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Senior Bowl

Taking a closer look at Alabama’s Mac Jones and the other Senior Bowl quarterbacks

Alabama's Mac Jones solidified his status as a first-round pick, displaying excellent footwork and decision-making during Senior Bowl week.Matthew Hinton/Associated Press

MOBILE, Ala. — Jabril Cox was in perfect position, yet he was left helpless because Mac Jones’s pass was just a bit more perfect.

Cox, LSU’s talented linebacker, picked up Tre’ McKitty as the Georgia tight end ran a drag route across the second level of the defense during Wednesday’s Senior Bowl practice.

Jones, who helped lead Alabama to the national title a few weeks back, surveyed the coverage and lofted a pass where only McKitty could collect the ball — and a few style points for the one-handed snag.

It was the kind of play that Jones has been making routinely for the Crimson Tide since he took over for an injured Tua Tagovailoa in 2019.

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Jones was calm, cool, and in command all week before a rolled ankle late in Thursday’s session prematurely ended his final practice. It was just a minor bump on what was a major week for the 6-foot-3-inch, 214-pound quarterback.

Jones solidified his status as a first-round pick, displaying excellent footwork and decision-making. With only a few hours to absorb a playbook, some tend to rely on their first reads, yet Jones was able to read through progressions and deliver accurate passes. Unofficially, he threw just one interception, and that came during a seven-on-seven drill.

Panthers coach Matt Rhule, who was running the American squad, was impressed with Jones’s ability to come in and hit the ground running. Well, throwing.

“The guy was just playing two weeks ago,” said Rhule, who is in the market for a franchise quarterback. “The fact that he’s here, I think, speaks a lot about who he is. You get a chance to see his intelligence. He processes information quickly, highly intelligent. He’s an alpha.’’

Critics often point to the fact that Jones had a stacked supporting cast around him in Tuscaloosa, but he worked seamlessly with a new group of pass catchers during the week. His predecessors, Jalen Hurts and Tagovailoa, also worked with talented groups in college and have transitioned nicely to the NFL. Jones believes he’ll be next.

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“I feel good about [following in their footsteps],’’ said Jones. “I learned a lot from those guys. Obviously two great guys and they’ve done well so far in the [NFL]. But I’m going to have a lot of growing pains just like everybody else, and I’ve got to figure out what works in the NFL versus what worked in college. It’s going to take some trial and error, but that’s part of life. So, hopefully I can figure it out.’’

Jones has been linked to the Patriots in several mock drafts and met with the club’s scouts this past week. He also said Tom Brady is one of the quarterbacks he likes to watch on film and model his game after.

“All the big-time guys,’’ said Jones. “Just take something from their game, but I always tell people I’m my own player and I like to do what works for me. I can’t try to be somebody else.”

Here’s how the rest of the quarterbacks looked over the three practice sessions.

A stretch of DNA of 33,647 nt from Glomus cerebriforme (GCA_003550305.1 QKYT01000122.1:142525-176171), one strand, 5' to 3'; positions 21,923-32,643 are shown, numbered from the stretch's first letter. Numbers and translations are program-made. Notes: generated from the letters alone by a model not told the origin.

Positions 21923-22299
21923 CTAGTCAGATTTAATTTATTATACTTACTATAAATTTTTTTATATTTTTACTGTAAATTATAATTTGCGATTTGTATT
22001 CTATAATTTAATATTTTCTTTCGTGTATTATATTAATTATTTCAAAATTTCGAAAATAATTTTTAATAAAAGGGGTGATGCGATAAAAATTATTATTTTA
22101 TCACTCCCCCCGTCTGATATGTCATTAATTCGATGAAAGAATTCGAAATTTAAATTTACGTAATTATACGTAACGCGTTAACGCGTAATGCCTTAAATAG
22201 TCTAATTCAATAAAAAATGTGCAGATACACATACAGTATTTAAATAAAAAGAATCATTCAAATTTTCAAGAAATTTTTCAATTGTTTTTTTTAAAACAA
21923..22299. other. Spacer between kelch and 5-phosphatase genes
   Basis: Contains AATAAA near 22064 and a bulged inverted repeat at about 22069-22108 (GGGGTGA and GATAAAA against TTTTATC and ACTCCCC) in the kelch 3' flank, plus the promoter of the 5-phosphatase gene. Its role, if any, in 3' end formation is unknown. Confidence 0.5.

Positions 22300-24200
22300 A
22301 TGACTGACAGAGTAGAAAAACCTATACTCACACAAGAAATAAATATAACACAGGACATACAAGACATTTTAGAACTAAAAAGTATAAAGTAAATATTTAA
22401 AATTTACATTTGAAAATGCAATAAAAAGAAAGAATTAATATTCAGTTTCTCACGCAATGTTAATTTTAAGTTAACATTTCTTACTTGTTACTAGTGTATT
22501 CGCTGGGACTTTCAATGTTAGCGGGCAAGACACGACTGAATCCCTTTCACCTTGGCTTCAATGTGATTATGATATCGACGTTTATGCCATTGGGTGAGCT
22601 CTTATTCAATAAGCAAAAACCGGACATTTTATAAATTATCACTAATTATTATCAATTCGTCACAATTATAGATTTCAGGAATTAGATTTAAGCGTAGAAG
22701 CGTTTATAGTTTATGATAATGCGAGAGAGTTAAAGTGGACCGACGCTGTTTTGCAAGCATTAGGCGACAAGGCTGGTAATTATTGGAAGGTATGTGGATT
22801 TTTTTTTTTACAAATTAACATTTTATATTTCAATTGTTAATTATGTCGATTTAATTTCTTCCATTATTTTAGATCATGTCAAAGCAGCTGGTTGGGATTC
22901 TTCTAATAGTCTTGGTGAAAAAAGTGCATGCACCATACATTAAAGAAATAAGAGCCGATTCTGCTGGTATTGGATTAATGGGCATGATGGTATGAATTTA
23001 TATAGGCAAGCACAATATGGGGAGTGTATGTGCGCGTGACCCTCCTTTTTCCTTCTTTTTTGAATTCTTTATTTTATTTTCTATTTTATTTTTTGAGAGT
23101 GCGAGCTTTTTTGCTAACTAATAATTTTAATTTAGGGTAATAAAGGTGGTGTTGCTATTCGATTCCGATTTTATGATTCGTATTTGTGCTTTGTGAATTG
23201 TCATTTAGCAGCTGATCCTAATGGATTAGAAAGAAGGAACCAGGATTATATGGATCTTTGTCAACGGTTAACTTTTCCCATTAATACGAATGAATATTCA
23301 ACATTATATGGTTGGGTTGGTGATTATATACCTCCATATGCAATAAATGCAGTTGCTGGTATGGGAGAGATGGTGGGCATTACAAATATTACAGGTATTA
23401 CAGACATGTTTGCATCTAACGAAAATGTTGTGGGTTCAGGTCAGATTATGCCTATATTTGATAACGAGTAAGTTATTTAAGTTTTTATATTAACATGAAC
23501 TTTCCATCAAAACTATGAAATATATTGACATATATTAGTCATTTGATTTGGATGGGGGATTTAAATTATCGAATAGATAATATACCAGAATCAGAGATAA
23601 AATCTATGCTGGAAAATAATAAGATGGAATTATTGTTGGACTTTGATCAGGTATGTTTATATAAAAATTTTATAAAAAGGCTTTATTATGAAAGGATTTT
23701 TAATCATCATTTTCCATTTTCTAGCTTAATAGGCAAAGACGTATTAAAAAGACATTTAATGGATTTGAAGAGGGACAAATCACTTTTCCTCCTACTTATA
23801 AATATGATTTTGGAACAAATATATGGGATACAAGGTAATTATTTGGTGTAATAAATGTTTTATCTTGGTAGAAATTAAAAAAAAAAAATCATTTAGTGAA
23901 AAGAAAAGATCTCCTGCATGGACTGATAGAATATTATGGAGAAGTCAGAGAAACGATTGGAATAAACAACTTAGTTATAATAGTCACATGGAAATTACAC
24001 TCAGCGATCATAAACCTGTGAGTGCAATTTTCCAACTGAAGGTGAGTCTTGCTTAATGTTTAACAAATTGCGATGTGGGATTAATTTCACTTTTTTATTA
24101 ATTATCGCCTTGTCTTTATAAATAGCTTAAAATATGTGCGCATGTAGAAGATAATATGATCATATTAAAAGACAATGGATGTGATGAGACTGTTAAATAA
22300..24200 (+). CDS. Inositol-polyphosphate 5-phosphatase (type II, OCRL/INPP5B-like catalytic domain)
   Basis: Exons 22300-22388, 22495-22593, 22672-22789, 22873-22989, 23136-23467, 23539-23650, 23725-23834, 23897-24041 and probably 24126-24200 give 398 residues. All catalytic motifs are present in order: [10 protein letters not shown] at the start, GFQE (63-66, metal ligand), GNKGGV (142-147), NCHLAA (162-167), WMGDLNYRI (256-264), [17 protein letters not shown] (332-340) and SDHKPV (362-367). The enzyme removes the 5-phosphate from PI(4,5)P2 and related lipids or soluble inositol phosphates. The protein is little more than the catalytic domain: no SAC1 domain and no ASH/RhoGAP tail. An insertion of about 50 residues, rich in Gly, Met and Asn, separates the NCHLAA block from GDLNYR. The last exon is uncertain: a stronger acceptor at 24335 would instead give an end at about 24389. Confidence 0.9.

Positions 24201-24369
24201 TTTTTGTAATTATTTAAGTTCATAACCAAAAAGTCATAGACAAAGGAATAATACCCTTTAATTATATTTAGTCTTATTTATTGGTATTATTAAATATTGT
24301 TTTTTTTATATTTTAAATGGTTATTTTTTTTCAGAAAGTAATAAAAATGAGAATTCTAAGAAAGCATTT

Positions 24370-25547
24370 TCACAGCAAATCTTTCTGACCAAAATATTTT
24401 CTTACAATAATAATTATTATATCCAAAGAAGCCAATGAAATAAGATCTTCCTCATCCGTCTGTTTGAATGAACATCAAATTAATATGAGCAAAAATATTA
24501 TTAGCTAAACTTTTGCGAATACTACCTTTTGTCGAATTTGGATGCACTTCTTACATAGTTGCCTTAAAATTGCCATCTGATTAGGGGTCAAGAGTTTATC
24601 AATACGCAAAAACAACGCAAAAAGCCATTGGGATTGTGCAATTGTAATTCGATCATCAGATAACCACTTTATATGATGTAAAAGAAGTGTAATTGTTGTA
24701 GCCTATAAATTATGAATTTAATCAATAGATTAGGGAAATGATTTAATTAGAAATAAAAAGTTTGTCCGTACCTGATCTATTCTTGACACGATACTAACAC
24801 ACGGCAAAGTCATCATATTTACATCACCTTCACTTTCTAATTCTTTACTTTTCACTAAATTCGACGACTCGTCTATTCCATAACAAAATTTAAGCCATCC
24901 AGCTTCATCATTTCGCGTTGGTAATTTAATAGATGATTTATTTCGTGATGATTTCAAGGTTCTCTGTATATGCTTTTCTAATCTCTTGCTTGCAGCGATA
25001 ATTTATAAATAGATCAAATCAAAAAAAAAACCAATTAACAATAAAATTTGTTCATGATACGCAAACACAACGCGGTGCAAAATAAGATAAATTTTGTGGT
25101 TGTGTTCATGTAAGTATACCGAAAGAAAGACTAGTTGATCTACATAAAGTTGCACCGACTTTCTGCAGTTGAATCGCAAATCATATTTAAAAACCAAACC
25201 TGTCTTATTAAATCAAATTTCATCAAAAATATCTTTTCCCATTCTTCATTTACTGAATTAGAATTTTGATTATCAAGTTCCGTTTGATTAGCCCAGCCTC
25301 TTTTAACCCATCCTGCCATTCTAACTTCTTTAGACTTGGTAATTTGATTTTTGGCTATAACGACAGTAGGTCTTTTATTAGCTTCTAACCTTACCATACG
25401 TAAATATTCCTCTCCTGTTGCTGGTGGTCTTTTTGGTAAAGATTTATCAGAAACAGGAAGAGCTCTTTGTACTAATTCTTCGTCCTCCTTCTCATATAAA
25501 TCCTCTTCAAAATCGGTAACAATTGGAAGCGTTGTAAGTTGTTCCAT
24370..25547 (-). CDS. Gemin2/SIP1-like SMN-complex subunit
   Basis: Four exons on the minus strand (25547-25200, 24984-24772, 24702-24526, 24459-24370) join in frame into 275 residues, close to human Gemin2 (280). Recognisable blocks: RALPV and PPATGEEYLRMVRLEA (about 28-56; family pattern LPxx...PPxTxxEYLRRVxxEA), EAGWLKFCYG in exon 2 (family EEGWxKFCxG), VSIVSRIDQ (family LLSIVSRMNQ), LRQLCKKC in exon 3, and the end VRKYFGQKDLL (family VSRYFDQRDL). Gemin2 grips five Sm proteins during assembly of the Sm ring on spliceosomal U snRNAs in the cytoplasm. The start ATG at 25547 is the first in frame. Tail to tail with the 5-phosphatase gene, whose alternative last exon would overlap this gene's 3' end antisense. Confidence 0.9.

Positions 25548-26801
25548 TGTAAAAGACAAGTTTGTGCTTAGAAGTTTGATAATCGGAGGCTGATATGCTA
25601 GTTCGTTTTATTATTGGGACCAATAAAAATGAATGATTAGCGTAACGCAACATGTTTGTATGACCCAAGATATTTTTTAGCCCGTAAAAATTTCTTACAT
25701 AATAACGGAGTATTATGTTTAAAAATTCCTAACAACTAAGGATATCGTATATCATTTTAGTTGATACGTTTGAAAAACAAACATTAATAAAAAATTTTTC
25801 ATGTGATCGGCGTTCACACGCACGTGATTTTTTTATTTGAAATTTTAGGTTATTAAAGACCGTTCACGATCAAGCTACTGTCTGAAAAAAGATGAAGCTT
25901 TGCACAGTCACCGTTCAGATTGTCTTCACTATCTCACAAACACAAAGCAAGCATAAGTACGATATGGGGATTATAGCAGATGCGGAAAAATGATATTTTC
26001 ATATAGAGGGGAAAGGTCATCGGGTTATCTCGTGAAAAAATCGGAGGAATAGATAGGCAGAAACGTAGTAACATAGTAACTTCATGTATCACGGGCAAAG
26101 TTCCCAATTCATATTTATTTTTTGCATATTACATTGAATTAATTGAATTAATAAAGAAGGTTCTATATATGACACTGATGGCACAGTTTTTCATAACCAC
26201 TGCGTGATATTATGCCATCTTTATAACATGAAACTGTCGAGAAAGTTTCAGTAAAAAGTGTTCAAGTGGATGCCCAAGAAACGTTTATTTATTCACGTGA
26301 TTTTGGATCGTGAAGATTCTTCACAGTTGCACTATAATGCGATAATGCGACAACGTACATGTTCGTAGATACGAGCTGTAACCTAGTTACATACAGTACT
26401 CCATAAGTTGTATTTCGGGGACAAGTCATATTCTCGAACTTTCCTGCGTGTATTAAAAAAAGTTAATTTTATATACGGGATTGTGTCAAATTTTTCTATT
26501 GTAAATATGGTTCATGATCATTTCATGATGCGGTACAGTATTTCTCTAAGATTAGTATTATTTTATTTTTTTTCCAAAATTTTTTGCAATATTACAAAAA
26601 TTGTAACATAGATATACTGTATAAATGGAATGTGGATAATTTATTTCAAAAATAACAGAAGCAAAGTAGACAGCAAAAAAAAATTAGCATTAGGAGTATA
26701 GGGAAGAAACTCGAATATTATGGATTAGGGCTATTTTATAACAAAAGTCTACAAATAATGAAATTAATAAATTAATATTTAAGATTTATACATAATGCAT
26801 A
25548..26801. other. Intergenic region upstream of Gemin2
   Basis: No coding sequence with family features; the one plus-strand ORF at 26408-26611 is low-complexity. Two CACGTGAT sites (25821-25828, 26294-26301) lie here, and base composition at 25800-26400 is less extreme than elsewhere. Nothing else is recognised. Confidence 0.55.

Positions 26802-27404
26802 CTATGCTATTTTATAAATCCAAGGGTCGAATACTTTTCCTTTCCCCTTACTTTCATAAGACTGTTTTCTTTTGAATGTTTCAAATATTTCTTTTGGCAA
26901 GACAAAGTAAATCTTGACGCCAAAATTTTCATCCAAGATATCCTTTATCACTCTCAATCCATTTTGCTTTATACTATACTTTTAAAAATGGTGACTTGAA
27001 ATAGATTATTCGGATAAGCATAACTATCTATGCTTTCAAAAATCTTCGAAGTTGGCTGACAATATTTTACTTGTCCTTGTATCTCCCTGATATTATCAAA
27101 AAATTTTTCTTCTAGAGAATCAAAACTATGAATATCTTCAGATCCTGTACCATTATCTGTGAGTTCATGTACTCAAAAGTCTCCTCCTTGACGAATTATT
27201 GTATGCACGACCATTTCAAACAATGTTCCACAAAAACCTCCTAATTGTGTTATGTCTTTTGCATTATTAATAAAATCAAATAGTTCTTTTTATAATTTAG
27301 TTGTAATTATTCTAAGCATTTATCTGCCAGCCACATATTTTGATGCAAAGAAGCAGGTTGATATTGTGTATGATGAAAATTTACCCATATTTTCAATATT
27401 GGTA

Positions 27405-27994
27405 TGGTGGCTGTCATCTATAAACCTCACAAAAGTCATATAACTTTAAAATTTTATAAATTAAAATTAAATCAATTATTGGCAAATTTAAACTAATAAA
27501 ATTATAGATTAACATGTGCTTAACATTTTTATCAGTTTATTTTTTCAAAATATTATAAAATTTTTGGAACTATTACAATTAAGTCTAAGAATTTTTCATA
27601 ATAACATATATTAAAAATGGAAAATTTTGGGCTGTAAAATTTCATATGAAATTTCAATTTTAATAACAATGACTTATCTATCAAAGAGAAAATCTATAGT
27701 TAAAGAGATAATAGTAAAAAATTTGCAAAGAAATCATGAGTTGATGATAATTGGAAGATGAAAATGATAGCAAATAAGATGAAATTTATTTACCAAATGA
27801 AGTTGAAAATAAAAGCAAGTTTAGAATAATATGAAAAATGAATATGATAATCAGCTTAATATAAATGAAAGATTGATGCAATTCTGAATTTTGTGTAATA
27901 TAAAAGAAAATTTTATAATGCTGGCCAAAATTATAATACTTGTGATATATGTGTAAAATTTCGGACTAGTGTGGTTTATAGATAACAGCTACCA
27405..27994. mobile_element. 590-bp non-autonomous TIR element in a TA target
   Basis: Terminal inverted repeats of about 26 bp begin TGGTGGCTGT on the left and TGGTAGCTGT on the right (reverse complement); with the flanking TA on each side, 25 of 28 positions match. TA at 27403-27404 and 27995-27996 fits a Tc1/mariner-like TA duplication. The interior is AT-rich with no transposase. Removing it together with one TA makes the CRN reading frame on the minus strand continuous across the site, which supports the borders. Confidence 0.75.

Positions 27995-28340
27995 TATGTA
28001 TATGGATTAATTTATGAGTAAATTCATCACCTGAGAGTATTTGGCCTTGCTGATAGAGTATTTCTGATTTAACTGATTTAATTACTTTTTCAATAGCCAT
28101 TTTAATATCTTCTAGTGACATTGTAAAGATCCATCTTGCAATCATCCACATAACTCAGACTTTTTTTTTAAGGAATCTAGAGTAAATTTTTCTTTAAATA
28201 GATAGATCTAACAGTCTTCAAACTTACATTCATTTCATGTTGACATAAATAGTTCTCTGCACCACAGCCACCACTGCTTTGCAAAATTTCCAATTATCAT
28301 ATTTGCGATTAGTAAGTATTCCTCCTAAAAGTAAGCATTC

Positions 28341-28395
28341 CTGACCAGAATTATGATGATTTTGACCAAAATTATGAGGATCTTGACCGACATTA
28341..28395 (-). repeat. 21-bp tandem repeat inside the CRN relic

Ian Book, Notre Dame: He was deservedly voted the top quarterback on the National squad by his teammates. Flashed excellent footwork, set up quickly, and was sneaky fast when escaping the pocket.

Lacks classic size (6 feet, 206 pounds) but has excellent ball-handling skills, protects the football, puts a nice zip on his passes, and can improvise and adapt when plays and protections break down.

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Book has big-game experience, plays with great energy and competitiveness, and is a clear leader. He mentioned Drew Brees, Russell Wilson, and Baker Mayfield as guys he likes to emulate.

“Those are the guys I like watching play. Similar game play, similar stature, and they’re just all ballers, they just want to win, that’s what they do. And you can tell they’re so competitive. And I think I have that in me,’' said Book, who said he planned on meeting with the Patriots.

Jamie Newman, Wake Forest: After three seasons with the Demon Deacons, he transferred to Georgia last year but opted out, and Bulldogs fans are still salty about it.

The 6-3, 235-pounder had to knock off considerable rust — there were some early poor reads and picks — but there’s a lot to like, and he improved each day. He throws ropes and has great deep-ball accuracy. Newman, who said he met with the Patriots here, shows off nice athleticism and footspeed.

Kellen Mond, Texas A&M: Flashed nice athleticism, ball skills, and decision-making, especially when running some run-pass option plays in the red zone.

The 6-2, 217-pounder was a little harried early on but settled down and made some good decisions and decent throws. The third practice was his best.

Sam Ehlinger, Texas: Displayed a nice touch on flares and good zip on intermediate routes, but his comparative lack of arm strength was evident at times when he went for deep shots.

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Is undersized (6-1, 222) and isn’t a big threat to make plays with his feet, but Ehlinger is an experienced and competitive leader.

Feleipe Franks, Arkansas: A physical specimen at 6-6, 234, the Florida transfer has the strongest arm of this six-pack. Threw gorgeous, tight spirals in every direction during warm-ups and individual drills.

Locked on to his primary receiver a ton during the week and it often led to bad throws and indecisiveness when the target wasn’t open. Would have been sacked a handful of times but was saved because croaking the quarterback was verboten.


Jim McBride can be reached at james.mcbride@globe.com. Follow him on Twitter @globejimmcbride.